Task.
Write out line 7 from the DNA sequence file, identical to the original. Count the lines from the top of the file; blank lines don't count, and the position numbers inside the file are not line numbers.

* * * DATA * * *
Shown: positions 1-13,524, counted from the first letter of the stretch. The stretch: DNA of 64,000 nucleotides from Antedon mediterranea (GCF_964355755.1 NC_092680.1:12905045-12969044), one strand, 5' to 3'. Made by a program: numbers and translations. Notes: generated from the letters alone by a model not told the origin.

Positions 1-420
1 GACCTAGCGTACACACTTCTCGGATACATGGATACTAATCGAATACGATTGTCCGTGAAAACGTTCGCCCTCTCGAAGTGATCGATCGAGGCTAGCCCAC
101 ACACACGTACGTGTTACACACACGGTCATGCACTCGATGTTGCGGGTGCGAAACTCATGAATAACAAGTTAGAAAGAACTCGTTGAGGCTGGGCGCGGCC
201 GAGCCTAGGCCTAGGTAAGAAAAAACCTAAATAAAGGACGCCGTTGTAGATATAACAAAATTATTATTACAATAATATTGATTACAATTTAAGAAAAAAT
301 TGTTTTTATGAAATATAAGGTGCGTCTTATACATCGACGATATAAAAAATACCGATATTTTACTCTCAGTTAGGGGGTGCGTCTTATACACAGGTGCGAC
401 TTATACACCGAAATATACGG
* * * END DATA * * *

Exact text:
401 TTATACACCGAAATATACGG